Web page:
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Effect of a speech prosthesis on electromyographic activity levels of the levator veli palatini muscle activity during syllable repetition

      Abstract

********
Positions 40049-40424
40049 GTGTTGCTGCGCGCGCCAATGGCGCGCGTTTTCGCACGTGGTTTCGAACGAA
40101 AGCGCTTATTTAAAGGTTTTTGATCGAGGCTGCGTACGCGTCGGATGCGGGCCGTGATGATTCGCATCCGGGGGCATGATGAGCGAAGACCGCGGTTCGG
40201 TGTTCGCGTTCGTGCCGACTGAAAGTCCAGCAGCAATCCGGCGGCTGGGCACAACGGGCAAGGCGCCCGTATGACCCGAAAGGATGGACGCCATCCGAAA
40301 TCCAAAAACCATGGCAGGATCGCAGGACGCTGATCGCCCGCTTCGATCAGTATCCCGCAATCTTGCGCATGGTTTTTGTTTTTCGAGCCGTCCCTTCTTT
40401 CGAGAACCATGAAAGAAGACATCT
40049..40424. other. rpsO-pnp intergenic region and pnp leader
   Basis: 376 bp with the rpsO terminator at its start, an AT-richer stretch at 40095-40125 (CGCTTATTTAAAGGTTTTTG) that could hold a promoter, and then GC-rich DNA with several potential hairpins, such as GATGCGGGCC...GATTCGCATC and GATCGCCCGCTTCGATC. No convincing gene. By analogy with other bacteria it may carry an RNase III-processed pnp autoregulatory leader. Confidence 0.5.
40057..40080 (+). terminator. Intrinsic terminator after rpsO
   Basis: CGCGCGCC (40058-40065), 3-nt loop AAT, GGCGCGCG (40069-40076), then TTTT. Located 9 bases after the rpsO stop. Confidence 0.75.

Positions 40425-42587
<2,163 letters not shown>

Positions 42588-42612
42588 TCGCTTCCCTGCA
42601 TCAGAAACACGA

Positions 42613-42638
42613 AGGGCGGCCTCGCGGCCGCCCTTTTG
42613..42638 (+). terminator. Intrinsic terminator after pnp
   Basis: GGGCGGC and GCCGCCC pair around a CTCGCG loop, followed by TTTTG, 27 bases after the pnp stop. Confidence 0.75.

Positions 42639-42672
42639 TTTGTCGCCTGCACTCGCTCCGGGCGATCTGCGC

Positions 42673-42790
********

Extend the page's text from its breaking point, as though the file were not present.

Tachimura T, Nohara K, Fujita Y, Wada T. Effect of a speech prosthesis on electromyographic activity levels of the levator veli palatini muscle activity during syllable repetition. Arch Phys Med Rehabil 2002;83:1450-4. Objectives: To examine whether repeated production of a syllable effects levator veli palatini muscle activity for speakers with velopharyngeal incompetence and whether the effect can be changed by a speech prosthesis. Design: Repeated-measures analysis; each subject produced the speech sample /pu/ more than 200 times in each of 2 experimental conditions. Setting: Graduate dental school in Japan. Participants: Four patients with operated cleft palate with a speech prosthesis. Interventions: Not applicable. Main Outcome Measures: Electromyographic traces were highband-pass filtered at 30Hz, rectified, and smoothed with a time constant of 30ms. Electromyographic traces were made of each production in 2 conditions: (1) without the prosthesis and (2) with the prosthesis. The regression slope of the linear regressor line, when smoothed levator activity was the criterion variable and the number of productions was the explanatory variable, was calculated in each condition. Results: The mean value of levator activity was significantly smaller with the prosthesis in than without it (P<.10, t test). With the prosthesis, the regression slope was significant for all 4 subjects, whereas it was insignificant without the prosthesis for 3 of 4 subjects (P<.10, t test). Absolute values of the regression slope were significantly smaller with the prosthesis than without it for all subjects (P<.10, t test). Comparison of the regression slopes for the 2 conditions identified a significant difference in slopes between the 2 conditions (P<.10, t test). Conclusion: In operated cleft palate patients with velopharyngeal incompetence, a speech prosthesis can stabilize both temporal changes in levator muscle activity and connected speech, such as conversation. © 2002 by the American Congress of Rehabilitation Medicine and the American Academy of Physical Medicine and Rehabilitation

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